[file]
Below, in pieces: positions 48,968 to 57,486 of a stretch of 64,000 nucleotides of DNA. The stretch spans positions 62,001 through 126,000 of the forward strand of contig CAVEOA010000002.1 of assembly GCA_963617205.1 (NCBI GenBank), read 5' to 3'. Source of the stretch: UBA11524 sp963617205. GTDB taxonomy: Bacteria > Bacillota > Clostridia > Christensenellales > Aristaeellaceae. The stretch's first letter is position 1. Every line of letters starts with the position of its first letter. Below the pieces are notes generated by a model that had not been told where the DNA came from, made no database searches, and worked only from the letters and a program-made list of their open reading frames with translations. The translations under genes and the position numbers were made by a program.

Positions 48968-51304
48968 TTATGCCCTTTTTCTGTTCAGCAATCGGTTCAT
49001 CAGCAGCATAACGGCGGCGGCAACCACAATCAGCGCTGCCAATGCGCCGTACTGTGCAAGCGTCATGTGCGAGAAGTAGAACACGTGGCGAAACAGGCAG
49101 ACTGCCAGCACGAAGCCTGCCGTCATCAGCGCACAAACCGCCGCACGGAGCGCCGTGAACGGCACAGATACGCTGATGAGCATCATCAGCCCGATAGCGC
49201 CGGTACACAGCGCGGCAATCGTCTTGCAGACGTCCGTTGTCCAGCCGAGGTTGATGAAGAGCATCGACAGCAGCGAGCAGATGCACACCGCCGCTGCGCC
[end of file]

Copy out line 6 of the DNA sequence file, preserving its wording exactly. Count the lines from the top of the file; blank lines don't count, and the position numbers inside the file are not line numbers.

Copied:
49201 CGGTACACAGCGCGGCAATCGTCTTGCAGACGTCCGTTGTCCAGCCGAGGTTGATGAAGAGCATCGACAGCAGCGAGCAGATGCACACCGCCGCTGCGCC